The fact Prince Harry has even decided to do the book was controversial enough, the announcement that he’s agreed to call it SPARE feels like blatant confirmation he hasn’t held back.
Before we’ve even seen a word it feels like another provocative stab at the royal family, a reminder that he felt like he didn’t fit in, that he was an “other”, the one who didn’t matter as much because, unlike his brother Prince William, he wasn’t the heir.
The press release from the publishers again hints at that theme we’ve heard from both Harry and Meghan before, that they felt censored when they were part of the royal firm.
Now they’re unleashed, and the book looks likely to be another big step for them in setting the record straight and sharing their love story.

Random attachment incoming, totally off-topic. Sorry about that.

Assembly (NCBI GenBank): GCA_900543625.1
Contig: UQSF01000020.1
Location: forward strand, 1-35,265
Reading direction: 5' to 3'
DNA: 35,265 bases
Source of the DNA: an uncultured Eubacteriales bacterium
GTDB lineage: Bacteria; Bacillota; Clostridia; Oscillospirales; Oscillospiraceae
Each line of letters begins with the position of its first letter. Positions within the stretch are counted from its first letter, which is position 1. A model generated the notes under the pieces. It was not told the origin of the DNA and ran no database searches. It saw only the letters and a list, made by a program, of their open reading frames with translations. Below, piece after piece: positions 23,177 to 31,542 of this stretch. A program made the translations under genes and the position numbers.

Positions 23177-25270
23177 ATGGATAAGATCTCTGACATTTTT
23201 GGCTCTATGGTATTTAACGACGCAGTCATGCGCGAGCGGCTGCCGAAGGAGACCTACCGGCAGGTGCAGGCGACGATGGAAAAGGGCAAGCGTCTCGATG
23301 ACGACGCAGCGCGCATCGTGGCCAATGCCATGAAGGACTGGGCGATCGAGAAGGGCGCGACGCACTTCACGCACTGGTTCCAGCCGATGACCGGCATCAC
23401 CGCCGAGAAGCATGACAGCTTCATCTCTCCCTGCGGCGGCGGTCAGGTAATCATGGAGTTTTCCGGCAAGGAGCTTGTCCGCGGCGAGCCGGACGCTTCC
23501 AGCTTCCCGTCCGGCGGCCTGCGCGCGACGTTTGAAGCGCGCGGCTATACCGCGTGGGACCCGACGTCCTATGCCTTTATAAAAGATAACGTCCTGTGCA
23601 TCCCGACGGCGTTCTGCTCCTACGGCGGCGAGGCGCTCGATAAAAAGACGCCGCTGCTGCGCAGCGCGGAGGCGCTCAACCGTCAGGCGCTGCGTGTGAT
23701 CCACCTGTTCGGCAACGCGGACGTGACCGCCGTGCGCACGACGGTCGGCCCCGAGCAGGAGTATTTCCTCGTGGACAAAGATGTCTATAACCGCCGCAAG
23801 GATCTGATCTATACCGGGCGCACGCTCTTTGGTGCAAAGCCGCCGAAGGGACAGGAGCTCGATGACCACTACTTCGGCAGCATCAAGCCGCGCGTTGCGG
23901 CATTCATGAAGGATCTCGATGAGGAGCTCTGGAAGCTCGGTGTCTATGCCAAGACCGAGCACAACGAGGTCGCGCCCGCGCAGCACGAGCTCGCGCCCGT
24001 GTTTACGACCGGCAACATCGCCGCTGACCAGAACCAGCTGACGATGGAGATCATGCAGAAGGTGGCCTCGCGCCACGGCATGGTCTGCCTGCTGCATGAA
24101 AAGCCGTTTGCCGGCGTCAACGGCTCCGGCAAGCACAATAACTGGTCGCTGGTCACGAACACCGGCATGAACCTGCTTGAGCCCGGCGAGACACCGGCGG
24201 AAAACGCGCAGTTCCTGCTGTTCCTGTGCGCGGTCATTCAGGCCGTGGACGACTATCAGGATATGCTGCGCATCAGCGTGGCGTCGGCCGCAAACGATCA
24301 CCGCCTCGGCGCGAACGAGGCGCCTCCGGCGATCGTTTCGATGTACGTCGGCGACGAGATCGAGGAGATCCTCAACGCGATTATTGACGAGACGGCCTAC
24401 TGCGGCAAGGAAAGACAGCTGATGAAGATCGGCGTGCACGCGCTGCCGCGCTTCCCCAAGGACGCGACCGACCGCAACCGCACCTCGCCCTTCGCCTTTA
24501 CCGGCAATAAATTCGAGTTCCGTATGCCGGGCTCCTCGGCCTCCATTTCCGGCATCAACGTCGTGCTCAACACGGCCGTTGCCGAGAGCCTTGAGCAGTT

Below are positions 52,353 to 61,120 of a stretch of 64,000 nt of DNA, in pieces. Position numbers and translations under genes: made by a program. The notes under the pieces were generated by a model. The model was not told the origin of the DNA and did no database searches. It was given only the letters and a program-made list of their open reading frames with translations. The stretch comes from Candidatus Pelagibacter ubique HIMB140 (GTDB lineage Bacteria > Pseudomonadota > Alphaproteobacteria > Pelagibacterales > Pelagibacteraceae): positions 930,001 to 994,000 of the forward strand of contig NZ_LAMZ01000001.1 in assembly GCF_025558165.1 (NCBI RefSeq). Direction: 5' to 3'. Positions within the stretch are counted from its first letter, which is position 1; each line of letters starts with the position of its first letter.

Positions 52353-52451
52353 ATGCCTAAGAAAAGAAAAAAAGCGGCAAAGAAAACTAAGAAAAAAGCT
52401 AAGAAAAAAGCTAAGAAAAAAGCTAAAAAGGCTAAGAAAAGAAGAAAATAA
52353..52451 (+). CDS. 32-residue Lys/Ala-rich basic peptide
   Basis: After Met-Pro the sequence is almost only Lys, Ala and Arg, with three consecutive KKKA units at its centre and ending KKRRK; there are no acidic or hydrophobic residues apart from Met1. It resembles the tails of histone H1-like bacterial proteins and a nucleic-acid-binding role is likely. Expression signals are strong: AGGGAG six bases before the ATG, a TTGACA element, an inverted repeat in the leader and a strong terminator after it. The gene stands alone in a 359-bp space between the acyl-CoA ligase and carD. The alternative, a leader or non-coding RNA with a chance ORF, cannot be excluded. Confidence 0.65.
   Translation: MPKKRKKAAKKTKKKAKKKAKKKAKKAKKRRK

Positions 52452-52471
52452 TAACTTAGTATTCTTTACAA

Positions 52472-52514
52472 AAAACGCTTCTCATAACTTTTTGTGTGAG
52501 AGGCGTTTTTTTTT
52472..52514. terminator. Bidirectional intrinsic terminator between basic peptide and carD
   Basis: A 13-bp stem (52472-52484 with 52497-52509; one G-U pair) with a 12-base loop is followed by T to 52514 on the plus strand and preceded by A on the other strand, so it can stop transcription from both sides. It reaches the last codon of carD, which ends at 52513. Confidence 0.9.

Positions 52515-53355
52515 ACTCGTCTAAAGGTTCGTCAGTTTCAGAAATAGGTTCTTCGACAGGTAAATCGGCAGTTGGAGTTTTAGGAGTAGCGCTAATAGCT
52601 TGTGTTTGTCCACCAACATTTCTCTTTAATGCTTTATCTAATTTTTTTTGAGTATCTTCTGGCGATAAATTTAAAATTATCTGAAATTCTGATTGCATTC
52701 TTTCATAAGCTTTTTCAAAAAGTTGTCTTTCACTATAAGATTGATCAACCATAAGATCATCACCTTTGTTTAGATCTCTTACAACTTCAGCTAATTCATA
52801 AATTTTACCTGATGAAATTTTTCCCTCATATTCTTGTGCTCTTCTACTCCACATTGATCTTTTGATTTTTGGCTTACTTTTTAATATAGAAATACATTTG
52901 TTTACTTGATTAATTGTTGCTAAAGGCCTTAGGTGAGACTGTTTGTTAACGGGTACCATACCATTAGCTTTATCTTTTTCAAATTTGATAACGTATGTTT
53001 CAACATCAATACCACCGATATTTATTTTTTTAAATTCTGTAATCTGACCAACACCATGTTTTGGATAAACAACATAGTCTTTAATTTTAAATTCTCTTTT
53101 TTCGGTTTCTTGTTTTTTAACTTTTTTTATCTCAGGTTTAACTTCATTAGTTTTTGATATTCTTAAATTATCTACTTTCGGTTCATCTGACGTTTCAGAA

The publication date is interesting. We thought the publishers would want to capitalise on the Christmas market, instead we have to wait until January.
Maybe a hint that changes have been made since the Queen’s death?
Harry will also be keen to avoid any suggestions that he’s cashing in.
The book announcement sets out how he’s already given Sentebale, his HIV/Aids charity, $1,500,000 (£1,296,412) and £300,000 to WellChild, the charity that helps children with disabilities and complex needs, of which he is patron.
Of course, us, the media, will stoke some of that hype.
As a palace insider said to me ahead of the Oprah interview: “Rhiannon, the hype is often bigger than the event.”
They were wrong about that; the fall-out was huge.
Maybe as a result Harry will be more circumspect and more careful about what he shares, but with the book billed as being “raw” and full of “revelation” it doesn’t appear that way, and as the publishers say: “For Harry, this is his story at last.”